Schneider et al v. Chipotle Mexican Grill, Inc.

Filing 132

ORDER by Judge Haywood S. Gilliam, Jr. GRANTING PLAINTIFFS 71 ADMINISTRATIVE MOTION TO SEAL.(ndrS, COURT STAFF) (Filed on 3/28/2018)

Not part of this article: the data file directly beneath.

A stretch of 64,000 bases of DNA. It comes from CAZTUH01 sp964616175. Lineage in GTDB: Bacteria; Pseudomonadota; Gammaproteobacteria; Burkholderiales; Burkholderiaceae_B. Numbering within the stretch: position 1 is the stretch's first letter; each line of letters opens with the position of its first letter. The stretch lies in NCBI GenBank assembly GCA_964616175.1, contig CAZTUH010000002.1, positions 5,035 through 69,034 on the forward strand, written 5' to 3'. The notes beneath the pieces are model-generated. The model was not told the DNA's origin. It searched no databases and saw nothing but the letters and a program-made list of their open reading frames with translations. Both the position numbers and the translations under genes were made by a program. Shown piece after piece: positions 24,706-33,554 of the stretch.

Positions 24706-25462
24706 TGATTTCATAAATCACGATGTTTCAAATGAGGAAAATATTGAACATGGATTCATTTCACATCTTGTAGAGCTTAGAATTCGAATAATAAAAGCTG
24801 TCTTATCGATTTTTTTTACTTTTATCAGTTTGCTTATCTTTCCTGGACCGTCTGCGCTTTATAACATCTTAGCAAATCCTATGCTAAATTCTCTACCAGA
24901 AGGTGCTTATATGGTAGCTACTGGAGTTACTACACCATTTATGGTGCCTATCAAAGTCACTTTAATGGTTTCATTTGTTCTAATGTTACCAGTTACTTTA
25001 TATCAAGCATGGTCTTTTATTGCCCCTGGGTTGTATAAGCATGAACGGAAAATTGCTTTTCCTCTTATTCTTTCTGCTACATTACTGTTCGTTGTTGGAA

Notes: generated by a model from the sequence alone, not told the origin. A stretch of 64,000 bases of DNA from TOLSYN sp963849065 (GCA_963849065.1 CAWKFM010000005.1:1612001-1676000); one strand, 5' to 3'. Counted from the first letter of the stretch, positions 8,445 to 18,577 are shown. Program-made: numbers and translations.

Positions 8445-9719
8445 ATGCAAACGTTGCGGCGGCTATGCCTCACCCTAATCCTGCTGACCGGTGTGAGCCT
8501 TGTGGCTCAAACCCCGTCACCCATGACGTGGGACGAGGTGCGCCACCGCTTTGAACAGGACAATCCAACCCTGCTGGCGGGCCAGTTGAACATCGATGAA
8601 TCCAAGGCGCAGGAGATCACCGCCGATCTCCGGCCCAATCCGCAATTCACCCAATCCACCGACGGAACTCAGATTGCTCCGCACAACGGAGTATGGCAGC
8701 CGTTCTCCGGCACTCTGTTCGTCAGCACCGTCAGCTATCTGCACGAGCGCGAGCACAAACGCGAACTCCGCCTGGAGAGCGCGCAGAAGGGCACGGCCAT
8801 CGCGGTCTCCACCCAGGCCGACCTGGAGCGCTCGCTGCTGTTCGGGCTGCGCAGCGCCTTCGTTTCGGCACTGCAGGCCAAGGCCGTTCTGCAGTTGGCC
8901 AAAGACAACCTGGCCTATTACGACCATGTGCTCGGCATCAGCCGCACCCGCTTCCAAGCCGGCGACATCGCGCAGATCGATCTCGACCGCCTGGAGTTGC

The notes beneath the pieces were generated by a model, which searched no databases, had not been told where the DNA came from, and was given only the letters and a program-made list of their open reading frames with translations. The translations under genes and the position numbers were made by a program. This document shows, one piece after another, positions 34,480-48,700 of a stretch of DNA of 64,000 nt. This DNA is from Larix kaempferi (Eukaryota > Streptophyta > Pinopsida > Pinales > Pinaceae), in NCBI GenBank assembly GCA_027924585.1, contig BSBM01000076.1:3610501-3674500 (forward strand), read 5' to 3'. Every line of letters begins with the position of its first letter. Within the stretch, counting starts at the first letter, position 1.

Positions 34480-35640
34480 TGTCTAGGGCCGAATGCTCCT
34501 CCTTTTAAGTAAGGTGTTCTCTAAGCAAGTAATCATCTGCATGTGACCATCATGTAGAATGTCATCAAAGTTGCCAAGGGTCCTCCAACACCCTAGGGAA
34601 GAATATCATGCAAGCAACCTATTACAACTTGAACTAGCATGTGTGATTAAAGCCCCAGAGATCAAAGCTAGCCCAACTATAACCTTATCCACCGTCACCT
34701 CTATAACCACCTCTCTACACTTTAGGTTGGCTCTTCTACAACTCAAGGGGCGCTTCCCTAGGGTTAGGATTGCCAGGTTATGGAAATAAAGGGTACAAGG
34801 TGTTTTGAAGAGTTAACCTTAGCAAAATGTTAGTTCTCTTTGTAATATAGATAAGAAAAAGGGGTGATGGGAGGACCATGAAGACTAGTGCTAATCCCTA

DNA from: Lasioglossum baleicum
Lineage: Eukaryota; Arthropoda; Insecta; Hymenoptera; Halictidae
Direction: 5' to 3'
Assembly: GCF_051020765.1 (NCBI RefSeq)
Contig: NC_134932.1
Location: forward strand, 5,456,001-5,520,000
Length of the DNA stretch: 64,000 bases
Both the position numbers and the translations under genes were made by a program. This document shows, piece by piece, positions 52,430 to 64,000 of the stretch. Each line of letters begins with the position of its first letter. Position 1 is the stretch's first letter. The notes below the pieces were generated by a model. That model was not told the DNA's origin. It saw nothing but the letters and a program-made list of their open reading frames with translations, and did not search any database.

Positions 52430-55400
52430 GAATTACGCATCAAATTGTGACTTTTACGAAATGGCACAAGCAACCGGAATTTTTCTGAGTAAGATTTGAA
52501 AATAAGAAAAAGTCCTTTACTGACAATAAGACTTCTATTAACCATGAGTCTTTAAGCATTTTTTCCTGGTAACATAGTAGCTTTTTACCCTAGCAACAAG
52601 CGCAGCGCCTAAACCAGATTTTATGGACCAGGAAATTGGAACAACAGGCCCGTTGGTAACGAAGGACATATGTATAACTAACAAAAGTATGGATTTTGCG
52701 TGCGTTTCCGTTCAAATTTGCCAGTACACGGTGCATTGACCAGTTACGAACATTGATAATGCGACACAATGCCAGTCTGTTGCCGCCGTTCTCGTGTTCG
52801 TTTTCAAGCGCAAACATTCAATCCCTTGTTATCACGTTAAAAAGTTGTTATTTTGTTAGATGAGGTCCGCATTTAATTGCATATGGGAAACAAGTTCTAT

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1 2 3 4 UNITED STATES DISTRICT COURT 5 NORTHERN DISTRICT OF CALIFORNIA 6 7 MARTIN SCHNEIDER, et al., Plaintiffs, 8 v. 9 10 CHIPOTLE MEXICAN GRILL, INC., ORDER GRANTING PLAINTIFF’S ADMINISTRATIVE MOTION TO SEAL Re: Dkt. No. 71 Defendant. 11 United States District Court Northern District of California Case No. 16-cv-02200-HSG 12 Pending before the Court is Plaitniffs’ Administrative Motion to File Under Seal Portions 13 of Plaintiffs’ Motion for Relief from Nondispositive Pretrial Order of Magistrate Judge (“Motion 14 for Relief”). Having carefully considered each of the requested redactions, the Court GRANTS 15 the administrative motion to file under seal. 16 17 I. LEGAL STANDARD Courts generally apply a “compelling reasons” standard when considering motions to seal 18 documents. Pintos v. Pac. Creditors Ass’n, 605 F.3d 665, 677–78 (9th Cir. 2010). “This standard 19 derives from the common law right ‘to inspect and copy public records and documents, including 20 judicial records and documents.’” Id. (quoting Kamakana v. City & Cnty. of Honolulu, 447 F.3d 21 1172, 1178 (9th Cir. 2006)). “[A] strong presumption in favor of access is the starting point.” 22 Kamakana, 447 F.3d at 1178 (citation and internal quotation marks omitted). To overcome this 23 strong presumption, the moving party must “articulate compelling reasons supported by specific 24 factual findings that outweigh the general history of access and the public policies favoring 25 disclosure, such as the public interest in understanding the judicial process.” Id. at 1178–79 26 (citations, internal quotation marks, and alterations omitted). “In general, compelling reasons 27 sufficient to outweigh the public’s interest in disclosure and justify sealing court records exist 28 when such court files might have become a vehicle for improper purposes, such as the use of 1 records to gratify private spite, promote public scandal, circulate libelous statements, or release 2 trade secrets.” Id. at 1179 (citation and internal quotation marks omitted). The court must 3 “balance the competing interests of the public and the party who seeks to keep certain judicial 4 records secret. After considering these interests, if the court decides to seal certain judicial 5 records, it must base its decision on a compelling reason and articulate the factual basis for its 6 ruling, without relying on hypothesis or conjecture.” Id. (citations, brackets, and internal 7 quotation marks omitted). Civil Local Rule 79-5 supplements the “compelling reasons” standard. The party seeking 8 9 to file under seal must “establish[ ] that the document, or portions thereof, are privileged, protectable as a trade secret or otherwise entitled to protection under the law . . . The request must 11 United States District Court Northern District of California 10 be narrowly tailored to seek sealing only of sealable material.” Civ. L.R. 79-5(b). 12 Finally, records attached to motions that are only “tangentially related to the merits of a 13 case” are not subject to the strong presumption of access. Ctr. for Auto Safety v. Chrysler Grp., 14 LLC, 809 F.3d 1092, 1101 (9th Cir. 2016). Accordingly, parties moving to seal such records must 15 meet the lower “good cause” standard of Rule 26(c) of the Federal Rules of Civil Procedure. Id. at 16 1097. The “good cause” standard requires a “particularized showing” that “specific prejudice or 17 harm will result” if the information is disclosed. Phillips ex rel. Estates of Byrd v. Gen. Motors 18 Corp., 307 F.3d 1206, 1210-11 (9th Cir. 2002) (citation and internal quotation marks omitted); see 19 also Fed. R. Civ. P. 26(c). 20 21 II. DISCUSSION Here, the Court applies the “good cause” standard because the documents at issue, related 22 to Plaintiffs’ motion for relief from the magistrate judge’s discovery order, are only tangentially 23 related to the merits of the case. See Ctr. for Auto Safety, 809 F.3d at 1101. 24 Plaintiffs seek to seal (1) portions of the Motion for Relief, (2) portions of Plaintiff 25 Schneider’s deposition transcript, attached as Exhibit 3 to the Declaration of Matthew B. George, 26 and (3) portions of the Declaration of Sandra Coller. Plaintiffs contend that portions of these 27 documents contain Plaintiff Schneider and Ms. Coller’s sensitive and protected health information. 28 The Court agrees, and finds that the designated portions Plaintiffs’ motion, exhibits, and 2 1 declaration satisfy the standard because portions of those documents describe sensitive health 2 information. See Icon-IP Pty Ltd. v. Specialized Bicycle Components, Inc., No. 12-CV-03844- 3 JST, 2015 WL 984121, at *6 (N.D. Cal. Mar. 4, 2015); Webb v. Healthcare Revenue Recovery 4 Grp., LLC, No. 13-CV-00737-JD, 2014 WL 12642192, at *3 (N.D. Cal. Sept. 22, 2014); Hunt v. 5 Cont'l Cas. Co., No. 13-CV-05966-HSG, 2015 WL 5355398, at *3 (N.D. Cal. Sept. 14, 2015). 6 The Court also finds the requested redactions to be sufficiently narrowly tailored to protect both 7 the parties’ interests and the public interest in access. 8 III. CONCLUSION For the foregoing reasons, the Court GRANTS the motion to seal. Pursuant to Civil Local 10 Rule 79-5(f)(1), those documents filed under seal as to which the administrative motion is granted 11 United States District Court Northern District of California 9 will remain under seal. The public will have access only to the redacted versions accompanying 12 the administrative motion. 13 14 15 16 IT IS SO ORDERED. Dated: 3/28/2018 ______________________________________ HAYWOOD S. GILLIAM, JR. United States District Judge 17 18 19 20 21 22 23 24 25 26 27 28 3

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